An interesting article recently appeared in the New York Times, promoting a new book by apple grower Michael Phillips, who has spent the past 20 years growing organic apples at his farmstead, Heartsong Farm. A new book by the orchardist emphasizes soil building and biological controls including the use of comfrey, nettles, and horsetail in orchard management.
His original book, titled The Apple Grower: A Guide for the Organic Orchardist was published in 1998 and broke ground on the idea that apples and other fruits might be successfully raised without pesticides, widely thought to be impossible. Phillips did advocate for the use of copper and sulfur sprays, which are common to man organic orchards.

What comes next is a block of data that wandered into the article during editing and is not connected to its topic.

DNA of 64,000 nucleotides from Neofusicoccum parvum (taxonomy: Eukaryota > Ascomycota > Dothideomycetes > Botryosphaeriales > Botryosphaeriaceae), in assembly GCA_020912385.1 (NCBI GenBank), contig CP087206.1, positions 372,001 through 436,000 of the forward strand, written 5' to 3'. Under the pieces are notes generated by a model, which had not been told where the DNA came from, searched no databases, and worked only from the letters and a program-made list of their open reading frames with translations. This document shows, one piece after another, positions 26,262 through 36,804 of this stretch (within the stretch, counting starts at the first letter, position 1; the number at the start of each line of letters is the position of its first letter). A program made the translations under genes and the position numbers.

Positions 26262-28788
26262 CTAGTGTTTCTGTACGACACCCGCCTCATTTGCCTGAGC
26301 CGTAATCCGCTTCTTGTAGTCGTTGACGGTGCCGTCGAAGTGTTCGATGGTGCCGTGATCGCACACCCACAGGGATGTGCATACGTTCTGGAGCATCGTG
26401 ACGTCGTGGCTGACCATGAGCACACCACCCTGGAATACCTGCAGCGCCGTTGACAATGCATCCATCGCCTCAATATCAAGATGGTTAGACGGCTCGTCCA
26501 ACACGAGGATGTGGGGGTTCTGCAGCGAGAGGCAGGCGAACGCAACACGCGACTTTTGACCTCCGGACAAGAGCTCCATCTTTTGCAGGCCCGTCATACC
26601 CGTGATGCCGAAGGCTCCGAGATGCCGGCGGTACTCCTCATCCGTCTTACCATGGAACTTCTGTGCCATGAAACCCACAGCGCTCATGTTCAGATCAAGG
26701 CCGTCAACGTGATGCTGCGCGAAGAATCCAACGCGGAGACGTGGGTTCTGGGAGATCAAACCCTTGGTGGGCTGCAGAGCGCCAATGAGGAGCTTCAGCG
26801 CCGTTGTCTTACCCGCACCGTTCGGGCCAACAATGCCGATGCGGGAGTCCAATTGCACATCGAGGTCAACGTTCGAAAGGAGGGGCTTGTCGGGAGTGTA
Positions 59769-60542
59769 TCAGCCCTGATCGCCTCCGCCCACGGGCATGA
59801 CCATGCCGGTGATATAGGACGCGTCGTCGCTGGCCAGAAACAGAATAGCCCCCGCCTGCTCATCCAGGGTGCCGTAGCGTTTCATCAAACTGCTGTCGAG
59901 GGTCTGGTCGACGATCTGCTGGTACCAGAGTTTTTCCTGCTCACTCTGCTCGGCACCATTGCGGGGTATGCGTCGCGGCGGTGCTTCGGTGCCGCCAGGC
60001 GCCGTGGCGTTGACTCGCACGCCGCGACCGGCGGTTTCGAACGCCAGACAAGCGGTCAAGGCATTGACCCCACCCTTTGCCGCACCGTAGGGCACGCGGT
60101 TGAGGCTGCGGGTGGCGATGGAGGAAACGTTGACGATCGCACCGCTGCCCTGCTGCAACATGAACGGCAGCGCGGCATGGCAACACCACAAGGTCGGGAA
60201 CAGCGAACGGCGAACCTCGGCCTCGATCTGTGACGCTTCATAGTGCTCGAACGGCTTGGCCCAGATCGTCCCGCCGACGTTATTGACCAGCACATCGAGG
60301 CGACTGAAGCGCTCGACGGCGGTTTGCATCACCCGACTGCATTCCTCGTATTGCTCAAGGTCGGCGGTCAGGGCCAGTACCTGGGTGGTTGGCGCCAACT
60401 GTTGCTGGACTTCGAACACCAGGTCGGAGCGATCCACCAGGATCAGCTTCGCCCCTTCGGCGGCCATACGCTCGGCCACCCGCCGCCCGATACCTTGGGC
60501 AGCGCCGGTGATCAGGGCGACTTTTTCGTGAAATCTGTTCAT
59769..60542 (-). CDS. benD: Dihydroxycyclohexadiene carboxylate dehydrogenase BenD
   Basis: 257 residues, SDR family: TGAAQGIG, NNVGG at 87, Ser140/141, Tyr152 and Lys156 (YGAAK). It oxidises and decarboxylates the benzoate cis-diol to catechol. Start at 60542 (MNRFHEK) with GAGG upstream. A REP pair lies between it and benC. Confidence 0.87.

The new book will be published by Chelsea Green and is due out next month. Called The Holistic Orchard: Tree Fruits and Berries the Biological Way, phillips contends that he can successfully raise apples through careful species selection, and the use of only neem oil (an extract from the neem tree), soil building practices, and a spray containing fish fertilizer, nettle, and horsetail. These ideas are of interest to both the commercial and home fruit grower.
Check out the article and the publishers website for more information on the book. Don’t forget that Cornell University has excellent manuals on organic apple (2009) and grape (2011) production, available as a free PDF download on the Cornell Fruit Homepage. The classic guide for home growers is also available for free: Cornell Guide to Growing Fruit at Home at the gardening resources page.